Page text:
Scientists in Korea have developed an efficient synthesis route to produce a novel co-doped anode material for rechargeable seawater batteries. They developed a one-step plasma-in-liquid process to synthesize nitrogen and sulfur co-doped carbon-based anode material, which displayed great potential for seawater batteries.

One particularly promising type of sodium-based battery technology are seawater batteries (SWBs), which use seawater as the cathode. Despite their numerous potential applications, the commercialization of SWBs has been hampered by the lack of low-cost, high-performance and environmentally friendly anode materials.

Whereas traditional carbon-based materials are a cost-efficient option, their electrochemical performance is below par so they have to be co-doped with multiple elements, such as nitrogen (N) and sulfur (S). Another issue is that currently known synthesis routes for co-doping are complex, potentially dangerous, and even unable to yield acceptable doping levels.

Now, a team of scientists from Korea Maritime and Ocean University has managed to overcome the complexity of synthesis and safety issues caused by harmful dopant precursor via a new synthesis route. They developed a one-step plasma-in-liquid process to synthesize N and S co-doped carbon-based anode material, which displayed great potential for seawater batteries.

Their process involved preparing a mixture of precursors containing carbon, N, and S and discharging plasma into the solution, resulting in a material with high doping levels of N and S with a structural backbone of carbon black. “The co-doped anode material we prepared exhibited remarkable electrochemical performance in SWBs, with a cycling life of more than 1500 cycles at a current density of 10 A/g,” Associate Professor Jun Kang said.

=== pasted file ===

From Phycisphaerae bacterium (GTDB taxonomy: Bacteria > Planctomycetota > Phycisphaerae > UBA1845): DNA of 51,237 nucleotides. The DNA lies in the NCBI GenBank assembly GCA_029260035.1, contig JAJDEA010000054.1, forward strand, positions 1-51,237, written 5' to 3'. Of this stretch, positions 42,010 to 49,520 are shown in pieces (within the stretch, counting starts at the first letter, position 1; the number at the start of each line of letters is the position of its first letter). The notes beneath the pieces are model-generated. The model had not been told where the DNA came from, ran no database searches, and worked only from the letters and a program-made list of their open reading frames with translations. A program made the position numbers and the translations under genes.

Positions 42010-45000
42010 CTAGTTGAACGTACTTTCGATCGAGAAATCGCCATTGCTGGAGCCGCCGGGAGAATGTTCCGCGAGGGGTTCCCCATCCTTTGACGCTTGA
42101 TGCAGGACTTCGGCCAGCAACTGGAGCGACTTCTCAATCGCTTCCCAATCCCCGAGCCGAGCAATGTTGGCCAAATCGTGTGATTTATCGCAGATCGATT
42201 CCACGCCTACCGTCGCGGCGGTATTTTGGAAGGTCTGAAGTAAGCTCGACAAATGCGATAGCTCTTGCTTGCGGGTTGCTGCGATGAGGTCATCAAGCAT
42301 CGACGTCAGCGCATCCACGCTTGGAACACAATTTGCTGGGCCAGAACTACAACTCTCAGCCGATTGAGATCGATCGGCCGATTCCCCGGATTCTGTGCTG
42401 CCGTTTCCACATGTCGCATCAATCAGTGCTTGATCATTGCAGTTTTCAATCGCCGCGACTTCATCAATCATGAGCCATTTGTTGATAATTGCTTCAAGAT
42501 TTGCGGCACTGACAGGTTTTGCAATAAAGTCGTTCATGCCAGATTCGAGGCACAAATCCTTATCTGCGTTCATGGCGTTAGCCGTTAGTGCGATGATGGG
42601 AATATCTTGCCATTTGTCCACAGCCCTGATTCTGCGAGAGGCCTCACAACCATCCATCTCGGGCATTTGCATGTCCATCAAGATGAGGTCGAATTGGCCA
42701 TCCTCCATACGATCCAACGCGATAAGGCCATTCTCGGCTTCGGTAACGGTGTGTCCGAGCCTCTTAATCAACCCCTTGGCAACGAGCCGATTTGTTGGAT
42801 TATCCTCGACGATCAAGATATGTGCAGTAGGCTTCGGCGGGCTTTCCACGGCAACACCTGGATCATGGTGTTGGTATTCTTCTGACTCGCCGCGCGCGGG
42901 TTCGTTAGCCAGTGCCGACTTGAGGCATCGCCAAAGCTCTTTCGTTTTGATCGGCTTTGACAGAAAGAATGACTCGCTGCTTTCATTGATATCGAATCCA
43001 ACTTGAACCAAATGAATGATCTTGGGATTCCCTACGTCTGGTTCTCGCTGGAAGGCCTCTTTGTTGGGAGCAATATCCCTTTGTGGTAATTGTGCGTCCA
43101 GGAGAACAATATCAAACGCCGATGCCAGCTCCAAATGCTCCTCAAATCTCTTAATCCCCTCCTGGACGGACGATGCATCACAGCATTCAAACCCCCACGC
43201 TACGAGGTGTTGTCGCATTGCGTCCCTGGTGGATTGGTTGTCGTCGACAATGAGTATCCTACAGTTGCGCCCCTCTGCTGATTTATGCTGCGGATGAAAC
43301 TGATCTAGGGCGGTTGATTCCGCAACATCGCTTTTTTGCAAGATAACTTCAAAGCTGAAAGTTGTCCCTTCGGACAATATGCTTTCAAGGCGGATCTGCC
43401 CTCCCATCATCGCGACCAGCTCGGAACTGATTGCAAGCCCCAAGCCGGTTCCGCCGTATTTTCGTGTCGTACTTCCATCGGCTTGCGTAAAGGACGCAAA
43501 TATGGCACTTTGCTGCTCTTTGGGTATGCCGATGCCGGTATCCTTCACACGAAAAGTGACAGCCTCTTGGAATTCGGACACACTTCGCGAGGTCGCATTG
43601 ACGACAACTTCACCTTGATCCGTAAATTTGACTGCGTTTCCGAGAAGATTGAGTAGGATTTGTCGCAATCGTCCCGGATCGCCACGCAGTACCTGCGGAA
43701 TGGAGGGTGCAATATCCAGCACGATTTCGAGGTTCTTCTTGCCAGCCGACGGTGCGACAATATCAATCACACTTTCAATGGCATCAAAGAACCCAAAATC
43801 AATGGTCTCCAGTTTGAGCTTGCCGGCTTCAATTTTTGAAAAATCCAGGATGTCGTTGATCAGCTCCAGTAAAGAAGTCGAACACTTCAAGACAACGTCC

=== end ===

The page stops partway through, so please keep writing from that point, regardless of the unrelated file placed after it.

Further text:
Namely, the NS/C anode created in this way even allowed seawater batteries to outperform lithium-ion batteries, making them a sustainable alternative to the ubiquitous battery technology. The material exhibits a large specific surface area (476.8 m2 g−1) and abundant active sites on its surface owing to its void structure. It has high initial coulombic efficiency of 84%. When the anode is applied to a sodium-ion half-cell, NS/C showed a remarkable cycling life of 35,000 cycles at an ultrahigh current density of 100 A g−1 with high reversible capacity of >72 mAh g−1.

“Owing to the advantages of this structure, NS/C evidently caused a co-intercalation reaction in an ether-based electrolyte while avoiding solid electrolyte interface (SEI) layer formation on the anode surface,” the researchers wrote in their paper Facile in situ synthesis of dual-heteroatom-doped high-rate capability carbon anode for rechargeable seawater batteries, recently published in Carbon.

The potential maritime applications of SWBs are versatile, since they can be safely operated while completely submerged in seawater. They can be used to supply emergency power in coastal nuclear power plants or be installed on buoys to aid in navigation and fishing. But as Kang explains, seawater batteries can be most powerful when used in conjunction with renewable energy such as solar power.

“In other words, if renewable energy is used to charge the seawater battery, it can be the cleanest energy storage device,” Kang tells pv magazine. “Specifically, in the case of buoys for navigation signs, power is supplied using lead-acid batteries. However, lead-acid batteries are weak against corrosion, so their durability is very poor. In Korea, products that replace these lead-acid batteries with seawater batteries are being developed, and solar power is being used as an energy source to charge seawater batteries.”

Finally, seawater batteries can be installed as a power source for salvage equipment on passenger ships. “They would not only supply a higher energy density than conventional primary batteries, but also enable stable operation in water, thereby increasing survival probabilities,” Kang says.